The speaker’s stake in the basket-maker’s craftsmanship rests in his identification with his fellow artisan. The speaker is a poet, and he calls attention to his own craft even as he describes the basket-maker’s. Both crafts, poetry and basket-making, are ancient, and both are practiced in relative silence with only simple tools. Further, the speaker’s description of the basket-maker’s youthful apprenticeship “when hazel-nuts were green” connects that craft (and, by extension, poetry) to the work of the natural world. The wren’s “bulky nest” is woven by the same means, using the same materials, as the different varieties of basket—wicker round, creel, and kish—produced by the basket-maker.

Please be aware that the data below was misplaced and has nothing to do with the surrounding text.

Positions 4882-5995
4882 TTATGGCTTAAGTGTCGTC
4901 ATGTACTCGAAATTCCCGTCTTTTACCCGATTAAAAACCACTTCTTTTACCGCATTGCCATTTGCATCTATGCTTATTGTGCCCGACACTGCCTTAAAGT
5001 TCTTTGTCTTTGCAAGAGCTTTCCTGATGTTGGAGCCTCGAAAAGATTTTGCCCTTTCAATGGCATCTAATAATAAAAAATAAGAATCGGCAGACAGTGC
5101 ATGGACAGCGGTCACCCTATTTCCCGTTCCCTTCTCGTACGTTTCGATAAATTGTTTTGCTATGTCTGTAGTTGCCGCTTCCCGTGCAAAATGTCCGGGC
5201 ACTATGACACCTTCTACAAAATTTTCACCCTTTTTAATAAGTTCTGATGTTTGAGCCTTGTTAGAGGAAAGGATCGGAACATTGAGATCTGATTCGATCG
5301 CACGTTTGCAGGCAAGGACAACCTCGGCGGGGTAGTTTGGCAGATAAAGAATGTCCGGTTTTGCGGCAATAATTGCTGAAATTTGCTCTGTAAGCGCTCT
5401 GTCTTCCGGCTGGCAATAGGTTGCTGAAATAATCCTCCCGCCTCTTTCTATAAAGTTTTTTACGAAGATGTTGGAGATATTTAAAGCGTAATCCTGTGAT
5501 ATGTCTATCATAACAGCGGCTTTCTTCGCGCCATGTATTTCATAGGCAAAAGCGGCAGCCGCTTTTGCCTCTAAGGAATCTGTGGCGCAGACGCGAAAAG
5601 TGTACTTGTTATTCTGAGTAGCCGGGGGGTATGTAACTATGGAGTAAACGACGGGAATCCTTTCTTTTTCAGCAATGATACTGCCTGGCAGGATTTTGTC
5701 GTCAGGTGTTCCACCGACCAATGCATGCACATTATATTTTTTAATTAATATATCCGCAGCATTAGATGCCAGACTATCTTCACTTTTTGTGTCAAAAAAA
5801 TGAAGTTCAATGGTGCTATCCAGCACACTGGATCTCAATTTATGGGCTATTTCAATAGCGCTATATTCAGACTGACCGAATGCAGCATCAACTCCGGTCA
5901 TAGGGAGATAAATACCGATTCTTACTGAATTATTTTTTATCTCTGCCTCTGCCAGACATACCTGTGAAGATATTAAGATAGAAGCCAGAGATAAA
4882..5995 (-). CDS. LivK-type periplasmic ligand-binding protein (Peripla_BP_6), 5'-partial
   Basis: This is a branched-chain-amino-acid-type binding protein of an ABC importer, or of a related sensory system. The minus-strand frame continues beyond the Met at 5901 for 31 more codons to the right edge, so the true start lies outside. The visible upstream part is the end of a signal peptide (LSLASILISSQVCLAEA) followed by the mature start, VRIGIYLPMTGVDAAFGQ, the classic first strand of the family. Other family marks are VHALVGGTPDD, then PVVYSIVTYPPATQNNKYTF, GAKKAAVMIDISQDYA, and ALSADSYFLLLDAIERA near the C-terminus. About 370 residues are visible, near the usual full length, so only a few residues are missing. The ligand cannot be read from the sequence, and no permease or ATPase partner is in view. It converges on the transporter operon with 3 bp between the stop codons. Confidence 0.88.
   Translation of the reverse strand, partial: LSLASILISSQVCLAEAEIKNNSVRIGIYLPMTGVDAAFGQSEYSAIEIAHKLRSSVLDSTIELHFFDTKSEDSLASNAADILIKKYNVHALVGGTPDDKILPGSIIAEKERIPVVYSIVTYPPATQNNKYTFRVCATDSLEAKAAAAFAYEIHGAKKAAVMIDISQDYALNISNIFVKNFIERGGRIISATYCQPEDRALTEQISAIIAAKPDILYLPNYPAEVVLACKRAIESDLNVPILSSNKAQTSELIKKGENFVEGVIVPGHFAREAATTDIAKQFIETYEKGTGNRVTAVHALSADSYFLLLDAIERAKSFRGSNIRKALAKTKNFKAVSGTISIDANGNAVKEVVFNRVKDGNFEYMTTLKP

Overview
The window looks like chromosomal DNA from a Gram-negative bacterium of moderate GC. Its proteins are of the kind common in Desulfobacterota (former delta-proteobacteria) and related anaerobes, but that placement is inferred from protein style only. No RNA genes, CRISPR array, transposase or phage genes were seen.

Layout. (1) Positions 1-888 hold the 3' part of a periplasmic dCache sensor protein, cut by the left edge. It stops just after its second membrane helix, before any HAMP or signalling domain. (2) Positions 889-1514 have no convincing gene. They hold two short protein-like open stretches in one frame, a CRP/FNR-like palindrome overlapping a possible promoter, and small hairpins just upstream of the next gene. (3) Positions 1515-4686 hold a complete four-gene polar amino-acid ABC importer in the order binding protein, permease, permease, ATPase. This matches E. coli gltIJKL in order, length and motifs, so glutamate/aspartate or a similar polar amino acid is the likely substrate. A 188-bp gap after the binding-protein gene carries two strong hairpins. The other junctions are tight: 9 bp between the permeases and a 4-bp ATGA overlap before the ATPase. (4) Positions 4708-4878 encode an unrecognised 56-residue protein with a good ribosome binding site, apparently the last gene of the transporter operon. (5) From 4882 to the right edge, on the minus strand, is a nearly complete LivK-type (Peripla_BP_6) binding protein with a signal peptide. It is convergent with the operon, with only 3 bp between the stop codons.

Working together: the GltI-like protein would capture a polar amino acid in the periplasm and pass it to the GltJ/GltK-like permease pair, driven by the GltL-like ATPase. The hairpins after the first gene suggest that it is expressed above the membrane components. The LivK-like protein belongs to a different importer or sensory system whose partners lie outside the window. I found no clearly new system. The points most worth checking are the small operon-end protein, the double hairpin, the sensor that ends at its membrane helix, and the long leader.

As the speaker dwells on the basket-maker’s craft, he also calls attention to his own art, simultaneously watching the craftsman “weave/ Rod over rod” and thinking about the “woven hazel twigs/ Laid down in summer, since the hazel nuts/ were not then filled [ripe].” Observing the weaver’s repetitive motion, the poet-speaker mimics it by repeating and reconsidering the phrase he has just used. This affinity between the basket-maker and the speaker stops short of reducing the basket-maker’s craft to allegorical representation of the process of poetic creation; instead, the comparison allows the speaker to share in the basket-maker’s “dominion” over the Ireland whose “length and breadth” he travels.

Forms and Devices

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Last Updated on May 6, 2015, by eNotes Editorial. Word Count: 538